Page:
What is Academic Tracking?

Source: The Atlantic

Academic Tracking is a term coined to describe the process of grouping and separating students based on academic ability for all subjects, classes or curriculum. Through academic tracking, students attend classes only with others of the same overall academic achievement. Proponents of academic tracking argue that “ability grouping”, a euphemism used to describe the practice by the Department of Education, allows for students to learn at their own pace. However, it is evident that whether known as academic tracking, streaming, sorting, or ability grouping, the practice represents a form of racial and socioeconomic segregation. On our website, we explore academic tracking and the factors that go into influencing the practice across four boroughs of New York City: The Bronx, Brooklyn, Manhattan, and Queens.

Population of Students Enrolled in Public High Schools Across New York City

Percentage of population enrolled in New York City public high schools (9-12) organized by census tract (Source: Social Explorer)

Why Does it Matter?

Tracking attempts to ensure that students in low and normal achievement levels learn material at their own pace without falling behind. However, in regard to scholastic achievement, while is may benefit “above-average” achieving students, by allowing them to learn much more quickly and to challenge their ability, tracking has not been found to make a significant difference in decreasing the achievement gap.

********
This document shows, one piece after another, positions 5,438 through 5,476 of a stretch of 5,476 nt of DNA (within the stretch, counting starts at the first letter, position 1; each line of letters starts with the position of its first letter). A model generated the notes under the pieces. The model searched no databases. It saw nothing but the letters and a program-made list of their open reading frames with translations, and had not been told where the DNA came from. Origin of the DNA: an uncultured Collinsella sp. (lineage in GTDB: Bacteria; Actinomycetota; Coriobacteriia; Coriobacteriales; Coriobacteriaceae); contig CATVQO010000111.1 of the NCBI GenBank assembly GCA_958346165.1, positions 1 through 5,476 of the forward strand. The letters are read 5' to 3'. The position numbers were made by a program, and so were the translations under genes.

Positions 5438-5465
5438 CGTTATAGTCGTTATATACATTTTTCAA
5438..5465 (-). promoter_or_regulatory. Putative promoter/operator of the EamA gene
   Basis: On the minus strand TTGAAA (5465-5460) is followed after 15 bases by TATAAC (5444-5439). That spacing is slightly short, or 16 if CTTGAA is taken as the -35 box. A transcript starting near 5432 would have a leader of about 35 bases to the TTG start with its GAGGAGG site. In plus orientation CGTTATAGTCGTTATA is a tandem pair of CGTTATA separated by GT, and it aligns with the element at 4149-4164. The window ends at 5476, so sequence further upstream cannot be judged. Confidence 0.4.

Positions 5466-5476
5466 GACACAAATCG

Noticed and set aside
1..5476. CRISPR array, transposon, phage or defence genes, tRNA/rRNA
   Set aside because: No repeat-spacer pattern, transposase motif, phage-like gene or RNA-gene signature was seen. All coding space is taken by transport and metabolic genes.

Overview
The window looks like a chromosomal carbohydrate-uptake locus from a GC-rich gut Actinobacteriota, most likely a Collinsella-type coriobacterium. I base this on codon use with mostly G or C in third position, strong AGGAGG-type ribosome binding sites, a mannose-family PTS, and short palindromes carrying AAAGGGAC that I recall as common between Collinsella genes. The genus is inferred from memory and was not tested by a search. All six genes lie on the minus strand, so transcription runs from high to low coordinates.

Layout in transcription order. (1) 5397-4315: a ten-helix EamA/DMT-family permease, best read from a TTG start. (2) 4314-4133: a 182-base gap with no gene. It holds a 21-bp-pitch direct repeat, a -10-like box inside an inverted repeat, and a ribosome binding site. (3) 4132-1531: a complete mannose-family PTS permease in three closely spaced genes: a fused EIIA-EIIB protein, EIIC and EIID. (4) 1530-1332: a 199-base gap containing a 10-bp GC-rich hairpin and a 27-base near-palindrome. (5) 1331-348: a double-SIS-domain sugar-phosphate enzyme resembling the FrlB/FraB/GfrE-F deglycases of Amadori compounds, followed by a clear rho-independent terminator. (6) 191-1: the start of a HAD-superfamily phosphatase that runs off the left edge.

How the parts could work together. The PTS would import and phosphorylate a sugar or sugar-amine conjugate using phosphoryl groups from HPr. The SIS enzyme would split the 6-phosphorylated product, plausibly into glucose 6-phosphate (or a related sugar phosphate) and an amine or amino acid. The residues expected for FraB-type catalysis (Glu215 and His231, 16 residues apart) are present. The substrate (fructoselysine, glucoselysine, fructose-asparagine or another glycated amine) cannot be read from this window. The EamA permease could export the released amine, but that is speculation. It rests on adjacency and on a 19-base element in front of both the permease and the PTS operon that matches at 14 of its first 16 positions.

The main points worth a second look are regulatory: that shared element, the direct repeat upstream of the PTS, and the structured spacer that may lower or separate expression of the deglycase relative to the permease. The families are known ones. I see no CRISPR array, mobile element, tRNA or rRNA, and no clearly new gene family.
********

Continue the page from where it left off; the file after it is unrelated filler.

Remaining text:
While academic tracking systems may have potential benefits, there are also a few drawbacks we must consider. For example, it is not unusual for tracking systems to promote segregation within the school system. Evidence shows that many low-track classes are comprised majority of minority and low-income students, whereas classes in the upper tracks are dominated by students of higher socioeconomic status. “Industrial Schooling” is a term coined in the 1986, by author Jeannie Oakes, in which she suggested that students of higher-income and class received more educational opportunities, while lower-income students were exposes to limited educational opportunities and tracked into vocational programs.

Who Should Care?

It is important to understand both the advantages and disadvantages of schooling as it has a direct effect on students. Academic tracking can cause students to self-label themselves as inferior to those of higher track students. This can lead to lower self-esteem and ultimately reduced academic performance. It becomes more of an issue when we understand the unfair self-esteem trap that is specifically experienced by minority students who have to contend with negative ability stereotypes. Parents should especially consider the issues of academic tracking to determine its benefits and whether it is a good choice for their child.